8

Hi I'm new to ubuntu world. I have few questions about the software installation in ubuntu:

  1. What's the difference between installing a software in ubuntu software center and command line?

  2. Why some software I installed with command line can't be searched in software center (press the window key)?

  3. What are the correct commands to install a software from command line so that I can search them?

  4. I backed and restored up my system once but some commands worked before (like "subl") don't work after restoring the system.

I think these questions are about $PATH somehow but I can't find some material about this. Any extra material would be appreciated. :)

closed as too broad by Mark Kirby, edwinksl, Zanna, Pilot6, Eric Carvalho Sep 20 '16 at 16:15

Please edit the question to limit it to a specific problem with enough detail to identify an adequate answer. Avoid asking multiple distinct questions at once. See the How to Ask page for help clarifying this question. If this question can be reworded to fit the rules in the help center, please edit the question.

  • 1
    Which softwares you installed via command line aren't appearing on Software Center? Which version of Ubuntu are you using? – Anwar Sep 17 '16 at 6:17
  • 2
    @Andy #2 and 4 need more details please. Thanks! – Edgy1 Sep 17 '16 at 6:23
  • 1
    Welcome to Ask Ubuntu! We’re sorry, but Ask Ubuntu is not a forum, but a Question & Answer site: it works best if you ask one question, so you can receive one answer. When you ask multiple questions, you need to find one expert versed in multiple areas, which becomes unlikelier the more questions you put into, well, one question! ;-) So please, split up your question into multiple questions and drop me a comment so I can answer one of your questions. – David Foerster Sep 21 '16 at 10:15
9

TL;DR: there is a lot of gray areas and it depends on what you're doing. Mostly, Software Center and command-line methods do similar things when it comes to .deb packages, but other software packages may require different steps.

What's the difference between installing a software in Ubuntu software center and command line?

Here's the reality: installation is nothing more than throwing the files that come with software package into appropriate directories. It doesn't matter if it's done via command line or via Software Center - they do the same thing - throws the files into their respective directories. What matters, however, is the package and how you handle it. Here I'll go over some of the basic packages that you can deal with on Ubuntu. As for the difference between command-line and Software Center, the most basic difference is that in Software Center you click buttons; in command-line you type in commands. I know Software Center uses a lot of python code, but in command-line it depends on the utility you use. There's also amount of how much Software Center can remove ( read below about that )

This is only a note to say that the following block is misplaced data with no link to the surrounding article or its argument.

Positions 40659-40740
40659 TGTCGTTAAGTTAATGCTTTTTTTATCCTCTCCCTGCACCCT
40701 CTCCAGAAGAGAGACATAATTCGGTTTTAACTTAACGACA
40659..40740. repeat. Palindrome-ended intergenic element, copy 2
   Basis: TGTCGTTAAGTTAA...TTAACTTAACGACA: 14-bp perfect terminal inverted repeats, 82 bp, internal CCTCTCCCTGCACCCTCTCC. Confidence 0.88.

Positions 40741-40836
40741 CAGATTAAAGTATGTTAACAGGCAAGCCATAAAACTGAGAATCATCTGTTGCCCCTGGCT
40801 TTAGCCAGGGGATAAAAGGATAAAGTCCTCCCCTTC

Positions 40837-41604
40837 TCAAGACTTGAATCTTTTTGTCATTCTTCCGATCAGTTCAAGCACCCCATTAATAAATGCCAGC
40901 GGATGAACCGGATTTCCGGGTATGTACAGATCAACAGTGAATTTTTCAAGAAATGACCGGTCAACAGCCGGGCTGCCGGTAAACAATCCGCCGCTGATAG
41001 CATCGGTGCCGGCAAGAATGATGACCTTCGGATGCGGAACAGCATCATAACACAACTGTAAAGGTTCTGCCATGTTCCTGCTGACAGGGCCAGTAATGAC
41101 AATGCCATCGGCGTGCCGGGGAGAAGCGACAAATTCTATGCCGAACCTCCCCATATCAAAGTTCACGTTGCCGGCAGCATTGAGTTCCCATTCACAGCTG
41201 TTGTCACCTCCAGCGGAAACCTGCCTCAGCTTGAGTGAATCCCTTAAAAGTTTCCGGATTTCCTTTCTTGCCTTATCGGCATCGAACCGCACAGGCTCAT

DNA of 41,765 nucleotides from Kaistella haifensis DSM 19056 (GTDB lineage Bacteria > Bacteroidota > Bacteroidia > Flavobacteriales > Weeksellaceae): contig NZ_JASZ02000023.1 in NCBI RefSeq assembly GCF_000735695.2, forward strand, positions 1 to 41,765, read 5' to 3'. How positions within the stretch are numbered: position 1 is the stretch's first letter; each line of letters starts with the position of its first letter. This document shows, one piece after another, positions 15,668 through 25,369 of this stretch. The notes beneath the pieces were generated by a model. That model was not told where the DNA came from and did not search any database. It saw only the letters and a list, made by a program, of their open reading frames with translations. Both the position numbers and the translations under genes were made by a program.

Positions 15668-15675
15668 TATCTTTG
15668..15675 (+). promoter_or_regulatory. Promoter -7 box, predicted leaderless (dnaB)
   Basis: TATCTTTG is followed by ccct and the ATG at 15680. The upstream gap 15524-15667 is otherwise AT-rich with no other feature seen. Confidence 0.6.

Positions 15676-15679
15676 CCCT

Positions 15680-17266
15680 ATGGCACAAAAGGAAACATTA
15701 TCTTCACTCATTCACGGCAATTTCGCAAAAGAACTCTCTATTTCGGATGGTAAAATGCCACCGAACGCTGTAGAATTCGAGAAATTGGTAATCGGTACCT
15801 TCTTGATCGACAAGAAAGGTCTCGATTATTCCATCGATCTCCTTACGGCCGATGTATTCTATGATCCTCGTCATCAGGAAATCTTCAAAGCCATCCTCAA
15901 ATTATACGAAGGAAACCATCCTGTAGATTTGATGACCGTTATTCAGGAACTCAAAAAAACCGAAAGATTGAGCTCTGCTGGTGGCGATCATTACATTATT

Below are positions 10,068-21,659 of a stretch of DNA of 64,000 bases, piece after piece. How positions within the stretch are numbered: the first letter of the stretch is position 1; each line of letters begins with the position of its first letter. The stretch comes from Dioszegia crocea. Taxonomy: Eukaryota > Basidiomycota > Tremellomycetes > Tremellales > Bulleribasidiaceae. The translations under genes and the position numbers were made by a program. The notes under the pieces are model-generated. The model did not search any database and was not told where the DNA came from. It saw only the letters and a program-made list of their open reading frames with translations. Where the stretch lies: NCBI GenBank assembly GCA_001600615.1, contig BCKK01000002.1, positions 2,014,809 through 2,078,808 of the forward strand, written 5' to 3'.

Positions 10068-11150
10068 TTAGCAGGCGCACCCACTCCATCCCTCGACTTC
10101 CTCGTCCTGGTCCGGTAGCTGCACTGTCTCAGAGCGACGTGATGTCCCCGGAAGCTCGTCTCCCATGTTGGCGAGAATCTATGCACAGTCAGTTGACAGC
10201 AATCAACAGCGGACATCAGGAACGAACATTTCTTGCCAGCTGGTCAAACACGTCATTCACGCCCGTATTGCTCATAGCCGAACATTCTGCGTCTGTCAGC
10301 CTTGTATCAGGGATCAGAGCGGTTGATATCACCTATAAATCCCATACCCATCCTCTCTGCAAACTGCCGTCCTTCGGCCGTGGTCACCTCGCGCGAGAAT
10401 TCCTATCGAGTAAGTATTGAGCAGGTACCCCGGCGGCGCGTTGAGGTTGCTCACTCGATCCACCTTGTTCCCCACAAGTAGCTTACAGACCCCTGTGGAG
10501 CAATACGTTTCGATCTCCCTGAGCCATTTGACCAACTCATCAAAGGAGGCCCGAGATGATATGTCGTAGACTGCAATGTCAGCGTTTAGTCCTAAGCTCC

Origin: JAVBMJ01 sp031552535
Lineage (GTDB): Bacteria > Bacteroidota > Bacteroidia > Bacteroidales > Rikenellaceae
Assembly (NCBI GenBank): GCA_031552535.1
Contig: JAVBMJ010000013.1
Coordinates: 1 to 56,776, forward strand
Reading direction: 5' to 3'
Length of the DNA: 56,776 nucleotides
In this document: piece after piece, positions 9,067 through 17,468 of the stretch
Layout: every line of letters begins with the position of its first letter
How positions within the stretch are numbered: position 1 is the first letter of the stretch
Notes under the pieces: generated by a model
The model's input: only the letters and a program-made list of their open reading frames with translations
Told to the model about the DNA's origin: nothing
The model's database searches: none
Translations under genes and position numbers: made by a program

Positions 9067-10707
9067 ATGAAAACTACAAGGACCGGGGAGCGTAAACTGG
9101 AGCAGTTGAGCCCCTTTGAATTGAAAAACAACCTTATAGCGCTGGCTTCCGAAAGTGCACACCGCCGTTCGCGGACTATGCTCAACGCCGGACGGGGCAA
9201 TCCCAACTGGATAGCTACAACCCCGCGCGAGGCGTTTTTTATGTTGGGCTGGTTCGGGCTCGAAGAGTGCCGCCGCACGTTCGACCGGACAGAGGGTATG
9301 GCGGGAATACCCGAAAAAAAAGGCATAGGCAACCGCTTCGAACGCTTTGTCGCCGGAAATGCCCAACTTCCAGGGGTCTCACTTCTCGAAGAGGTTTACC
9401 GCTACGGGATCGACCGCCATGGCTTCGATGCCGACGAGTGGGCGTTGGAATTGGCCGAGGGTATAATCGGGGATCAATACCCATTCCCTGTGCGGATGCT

The software packages for Ubuntu can come in three ways: .deb file, .run file, and just raw source-code in compressed zip or tar archive. Depending on which one you're dealing with, command line installation can be more or less painful. This is not something you as new user should really worry about, at least not in the first year of using Linux.

You will see mostly .deb files - they are pre-compiled packages of software, ready for use. These are less painful. They also very often specify dependencies - other software without which your program won't run. Command line utilities such as apt and apt-get will install dependencies automatically for you. In fact, Software Center uses apt-get as back-end , so it also installs dependencies automatically.

.run files are typically proprietary and encoded binary files. You can't really see what they're doing.

With raw source code, you have to do everything yourself - build software and install dependencies.

There is also ways to install packages from other distros, like .rpm packages, but this is done very very rarely.

There also exists a class of software known as containers. There is docker and lxd containers. As of recently, Ubuntu has introduced something known as snap packages. What is good about all those ? They can run anywhere , securely isolated from your main system, and can be installed/reinstalled quite quickly. These types of software are not installable via Software Center and generally for professional system administrators or techie/advanced users. As new user you don't have to worry about those, just be aware that they exist and they're awesome :)

Finally, something like a script ( and typically a single file ) can also be considered an application and again - installation is nothing more than throwing that file where it belongs or supposed to belong.

Why some software I installed with command line can't be searched in software center(press the window key)?